Data Bank contribution: P. Bradshaw, B.E. Launder and J.L.
Lumley, "Collaborative Testing of Turbulence Models", J.
Fluids Engg vol. 118, pp. 243-247, June 1996
This is CTTM data library disk 0 - introduction and
documents. All files in this data bank contribution are in
ASCII.
CASES15 TXT 31132 01-14-97 12:19p
ARCH1 TXT 54072 01-14-97 1:24p
CTTMFIN TEX 51447 10-04-96 1:29p
FIG1 EPS 13118 01-14-97 1:54p
CTTMFIN PS 185700 01-14-97 1:50p
8 file(s) 367644 bytes
1088512 bytes free
File ARCH1.TXT is the main description of the library. It
contains directory listings for the "data disks" (now
subdirectories) D1-D6 and R1-R7, and a table of
contents of the data library of the 1980/81 Stanford
Conference on Computation of Complex Turbulent Flows, which
occupies disks D1-D3 with some material on later disks. It
also contains detailed running instructions, as issued to
the Collaborators, for the "complex" flows on Disk D6:
instructions for the simpler cases on Disks D1 to D5 (only
the cases actually used in the Collaboration) are in file
CASES15.TXT.
CTTMFIN is the final report to the funding agencies,
recorded in TeX (not LaTeX) format and also as a PostScript
file. The one figure is - necessarily - in a PostScript
file, FIG1.EPS.
The CTTM project began with "entry" test cases, namely the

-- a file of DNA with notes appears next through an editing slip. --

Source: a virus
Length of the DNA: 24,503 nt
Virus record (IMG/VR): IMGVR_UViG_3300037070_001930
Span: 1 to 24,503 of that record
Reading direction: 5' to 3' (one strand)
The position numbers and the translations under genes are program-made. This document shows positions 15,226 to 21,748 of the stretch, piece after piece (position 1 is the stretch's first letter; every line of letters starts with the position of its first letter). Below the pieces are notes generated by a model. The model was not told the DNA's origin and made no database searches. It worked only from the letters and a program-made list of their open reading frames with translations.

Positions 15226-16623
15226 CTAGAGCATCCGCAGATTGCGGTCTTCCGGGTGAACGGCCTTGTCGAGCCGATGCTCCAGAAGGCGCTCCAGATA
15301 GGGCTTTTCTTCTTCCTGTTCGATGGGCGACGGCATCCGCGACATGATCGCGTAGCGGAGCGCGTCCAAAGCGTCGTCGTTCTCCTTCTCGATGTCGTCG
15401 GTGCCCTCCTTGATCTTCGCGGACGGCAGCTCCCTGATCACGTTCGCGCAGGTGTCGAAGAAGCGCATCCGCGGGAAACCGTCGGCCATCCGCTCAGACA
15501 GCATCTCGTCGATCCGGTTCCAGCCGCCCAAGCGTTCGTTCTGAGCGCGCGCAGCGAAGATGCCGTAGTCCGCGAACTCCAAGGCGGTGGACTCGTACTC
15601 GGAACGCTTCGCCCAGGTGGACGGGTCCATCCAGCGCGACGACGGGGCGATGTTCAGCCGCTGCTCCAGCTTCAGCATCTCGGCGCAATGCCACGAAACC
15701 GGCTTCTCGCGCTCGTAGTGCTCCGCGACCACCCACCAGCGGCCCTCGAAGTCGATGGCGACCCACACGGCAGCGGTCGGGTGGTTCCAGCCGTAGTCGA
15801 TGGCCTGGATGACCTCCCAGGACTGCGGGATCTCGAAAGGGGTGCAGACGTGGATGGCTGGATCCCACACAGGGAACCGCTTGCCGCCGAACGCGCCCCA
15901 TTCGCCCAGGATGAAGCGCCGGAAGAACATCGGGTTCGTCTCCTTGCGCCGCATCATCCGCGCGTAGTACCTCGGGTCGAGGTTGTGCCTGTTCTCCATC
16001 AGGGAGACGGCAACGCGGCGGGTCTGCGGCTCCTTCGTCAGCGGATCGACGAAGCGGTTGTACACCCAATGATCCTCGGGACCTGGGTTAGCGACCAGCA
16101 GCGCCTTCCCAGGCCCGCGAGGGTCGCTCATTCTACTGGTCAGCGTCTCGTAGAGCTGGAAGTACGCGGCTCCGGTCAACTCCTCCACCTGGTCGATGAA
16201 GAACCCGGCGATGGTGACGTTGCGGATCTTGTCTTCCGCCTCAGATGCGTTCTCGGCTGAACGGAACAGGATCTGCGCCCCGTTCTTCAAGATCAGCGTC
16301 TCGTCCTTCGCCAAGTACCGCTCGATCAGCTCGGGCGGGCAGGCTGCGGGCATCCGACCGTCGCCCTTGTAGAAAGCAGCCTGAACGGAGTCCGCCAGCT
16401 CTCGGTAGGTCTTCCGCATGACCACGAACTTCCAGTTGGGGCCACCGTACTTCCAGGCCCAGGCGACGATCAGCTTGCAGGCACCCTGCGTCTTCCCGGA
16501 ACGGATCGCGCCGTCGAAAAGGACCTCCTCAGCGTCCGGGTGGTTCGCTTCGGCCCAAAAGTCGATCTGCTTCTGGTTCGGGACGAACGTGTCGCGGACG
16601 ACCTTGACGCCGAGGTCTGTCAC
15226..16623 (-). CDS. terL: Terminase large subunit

prediction of skin-friction coefficient in a boundary layer
in zero pressure gradient at a momentum-thickness Reynolds
number of 10000. The consensus value in low-speed flow is
0.00264, with an uncertainty of no more than +/- 2 percent
(the entry cases also included a Mach 5 adiabatic-wall
boundary layer and two boundary layers with heat transfer).
The "entry" test cases proved invaluable in spotting errors
in models or codes. We most strongly recommend that any
turbulence model should first be tested in a low-speed
constant-pressure boundary layer, and the predicted skin-
friction coefficient and logarithmic-law constants checked
against standard data. Grid spacing requirements in the
near-wall region can also be checked in this simple flow.
Codes which converge only at finite Mach number can be run
at, say, M=0.3 and M=0.5, and the results extrapolated back
to M=0 on the assumption that compressibility effects vary
as the square of M.